I have been reading a lot of posts lately about summer’s end. It doesn’t feel much like summer is ending here, and in truth the heat will not abate until late September, but we may have rain before then, which will mark a great shift.
Summer here is hot and bone dry, and all thoughts are of water — water for the plants, water for the chickens, water for the cat and the dog and water for us. When water falls from the sky again, we let these thoughts go, slowly at first and then abandon them for other concerns. Rain boots will be dusted off, the earth will beckon us to dig again, and we will marvel at how the rain waters everything at the same moment. What a generous gift.
We are still a ways off from that day, though, and its unforgettable smell of the parched earth drinking at last. Until then, we are keeping everyone watered and endeavoring to keep the boys entertained. Baki, newly back from what seems to have been a hectic and wildly enjoyable month away, is bursting with energy that needs to be burned off. Luckily, the sea is about 15 minutes away by car, so we gather bottles of water to drink and cups and big yogurt tubs to play with, and trundle down to Cirali to spend some time letting our thoughts drift out to sea. The boys have a lovely time, burying each other in the pebbly sand and splashing in the water.
I suppose that this is where I am meant to do that Summer Reading that we always hear about. I read all year round, naturally, but somehow Summer Reading is a separate entity in my mind. There are summers that are defined by what I read (like the summer that I spent buried in the five books of Game of Thrones) and there are summers where one book just leads to another. I sometimes prepare for summer, stockpiling books, and other times, like now, the books drift in and I immerse myself.
I’ve read plenty this summer, though never at the beach — I read in the heat of the day when it is too hot to go out to the garden, even with a hat on, or late at night after my chores are done and everyone is asleep. And I wanted to share three books with you. I thought of writing what I thought of them, but I think I’ll just type out the opening passage of each book and let them speak for themselves. Well mostly, anyway!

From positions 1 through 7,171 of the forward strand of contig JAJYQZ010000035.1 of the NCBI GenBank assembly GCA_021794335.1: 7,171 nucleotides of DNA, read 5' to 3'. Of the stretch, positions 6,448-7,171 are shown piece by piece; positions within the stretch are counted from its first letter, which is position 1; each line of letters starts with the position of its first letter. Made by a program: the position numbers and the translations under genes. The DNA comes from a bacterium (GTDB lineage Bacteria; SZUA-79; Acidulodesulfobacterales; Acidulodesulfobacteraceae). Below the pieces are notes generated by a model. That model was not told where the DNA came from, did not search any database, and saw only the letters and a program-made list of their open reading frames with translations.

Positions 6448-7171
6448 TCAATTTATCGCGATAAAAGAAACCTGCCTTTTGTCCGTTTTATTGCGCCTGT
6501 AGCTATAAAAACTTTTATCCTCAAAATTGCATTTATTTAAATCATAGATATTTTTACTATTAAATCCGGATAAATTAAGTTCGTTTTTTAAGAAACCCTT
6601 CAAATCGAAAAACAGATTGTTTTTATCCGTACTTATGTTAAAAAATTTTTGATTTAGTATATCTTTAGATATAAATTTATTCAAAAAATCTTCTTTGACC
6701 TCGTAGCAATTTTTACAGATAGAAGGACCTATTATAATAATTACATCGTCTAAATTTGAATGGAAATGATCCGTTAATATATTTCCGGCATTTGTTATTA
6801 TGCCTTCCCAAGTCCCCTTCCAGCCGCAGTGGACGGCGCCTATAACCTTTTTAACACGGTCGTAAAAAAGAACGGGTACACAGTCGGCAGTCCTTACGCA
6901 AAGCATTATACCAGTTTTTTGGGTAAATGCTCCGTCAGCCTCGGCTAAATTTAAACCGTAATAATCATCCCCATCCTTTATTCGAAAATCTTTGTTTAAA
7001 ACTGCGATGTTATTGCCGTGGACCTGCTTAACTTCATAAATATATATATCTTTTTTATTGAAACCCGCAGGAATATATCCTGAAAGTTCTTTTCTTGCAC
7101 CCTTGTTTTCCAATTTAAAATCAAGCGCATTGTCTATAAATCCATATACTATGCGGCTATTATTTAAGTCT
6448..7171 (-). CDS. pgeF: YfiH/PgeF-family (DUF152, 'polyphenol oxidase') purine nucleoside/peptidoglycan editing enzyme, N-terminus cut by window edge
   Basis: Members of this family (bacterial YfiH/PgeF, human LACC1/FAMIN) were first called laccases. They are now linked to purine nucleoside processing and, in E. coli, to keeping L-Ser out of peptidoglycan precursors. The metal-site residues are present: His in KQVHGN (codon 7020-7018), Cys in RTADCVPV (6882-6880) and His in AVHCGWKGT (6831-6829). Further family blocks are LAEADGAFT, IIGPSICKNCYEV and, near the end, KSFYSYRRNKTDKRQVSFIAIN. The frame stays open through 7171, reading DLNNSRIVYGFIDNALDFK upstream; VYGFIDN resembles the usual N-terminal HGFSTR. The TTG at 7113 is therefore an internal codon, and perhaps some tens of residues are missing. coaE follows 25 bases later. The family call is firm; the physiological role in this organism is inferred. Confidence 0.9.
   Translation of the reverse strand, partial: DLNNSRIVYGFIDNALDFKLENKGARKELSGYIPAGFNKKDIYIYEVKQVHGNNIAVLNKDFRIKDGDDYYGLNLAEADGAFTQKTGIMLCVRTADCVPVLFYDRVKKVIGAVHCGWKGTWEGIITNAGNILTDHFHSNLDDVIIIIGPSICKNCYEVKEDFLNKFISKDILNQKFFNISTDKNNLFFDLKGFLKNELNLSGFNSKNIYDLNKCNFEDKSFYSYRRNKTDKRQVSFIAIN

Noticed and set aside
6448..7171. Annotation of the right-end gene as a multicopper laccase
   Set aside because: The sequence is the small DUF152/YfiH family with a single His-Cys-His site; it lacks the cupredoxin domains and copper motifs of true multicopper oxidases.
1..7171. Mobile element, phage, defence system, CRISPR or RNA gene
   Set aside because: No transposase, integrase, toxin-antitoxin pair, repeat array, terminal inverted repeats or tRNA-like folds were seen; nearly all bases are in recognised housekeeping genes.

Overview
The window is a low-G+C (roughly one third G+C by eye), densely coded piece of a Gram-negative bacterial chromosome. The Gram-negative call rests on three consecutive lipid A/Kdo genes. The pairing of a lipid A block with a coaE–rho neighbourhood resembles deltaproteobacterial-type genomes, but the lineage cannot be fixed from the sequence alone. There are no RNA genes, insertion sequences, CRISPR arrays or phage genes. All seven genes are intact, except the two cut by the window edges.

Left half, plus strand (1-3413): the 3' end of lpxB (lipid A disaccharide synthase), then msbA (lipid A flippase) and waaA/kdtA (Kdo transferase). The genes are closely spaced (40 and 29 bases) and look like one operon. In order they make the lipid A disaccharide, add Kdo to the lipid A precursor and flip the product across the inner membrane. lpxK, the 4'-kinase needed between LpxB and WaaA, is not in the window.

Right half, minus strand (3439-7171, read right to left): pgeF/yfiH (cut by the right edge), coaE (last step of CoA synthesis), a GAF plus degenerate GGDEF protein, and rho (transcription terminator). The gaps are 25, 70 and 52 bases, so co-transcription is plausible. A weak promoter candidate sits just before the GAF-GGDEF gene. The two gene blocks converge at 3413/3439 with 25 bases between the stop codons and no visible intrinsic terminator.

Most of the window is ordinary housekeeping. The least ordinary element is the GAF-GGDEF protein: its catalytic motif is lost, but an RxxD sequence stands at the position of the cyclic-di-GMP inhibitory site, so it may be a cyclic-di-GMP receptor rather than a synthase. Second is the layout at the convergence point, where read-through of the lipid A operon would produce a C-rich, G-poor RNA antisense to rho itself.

A Tale for the Time Being by Ruth Ozeki
My name is Nao, and I am a time being. Do you know what a time bring is? Well, if you give me a moment, I will tell you.
A time being is someone who lives in time, and that means you, and me, and every one of us who is, or was, or ever will be. As for me, right now I am sitting in a French maid cafe in Akiba
Electricity Town, listening to a sad chanson that is playing sometime in your past, which is also my present, writing this and wondering about you in my future. And if you’re reading this, then maybe by now you’re wondering about me, too.
[Ruth Ozeki is one of my all time favorite writers. Her books are cozy like tea and toast.]
City of Bohane by Kevin Barry
Whatever’s wrong with us is coming off that river. No argument: the taint of badness on the city’s air is a taint off that river. This is the Bohane river we’re talking about. A black water surge, malevolent, it roars in off the Big Nothin’ wastes and the city was spawned by it and was named for it: city of Bohane.
[Kevin Barry's writing is as lean and muscular as a snake. He's got a collection of short stories being released in the US in the fall, called Dark Lies the Island, that is dynamite. Really. Smoke comes out of my ears when I read them.]
In the House Upon the Dirt Between the Lake and the Woods by Matt Bell
Before our first encounter with the bear, I had already finished building the house, or nearly so.
In the hasty days that followed, I feared we moved in too fast and too early, the house’s furnishings still incomplete, the doors not all right-hinged – and in response to my worries my wife said that was no trouble, that she could quickly finish what I had mostly made.
Beneath the unscrolling story of new sun and stars and then-lonely moon, she began to sing some new possessions into the interior of our house, and between the lake and the woods I heard her songs become something stronger than ever before.
[I find this book's tale difficult because it is a story with an ugly streak, but the writing is so beautiful, I keep coming back to it.]
My dad agreed with the conventional wisdom about judging books by their covers, but he always said that if a book couldn’t grab you in some way by the time you turned the first page, it wasn’t doing something right. (Actually, he put an enormous stake on first sentences, as a writer.) Did any of these grab you?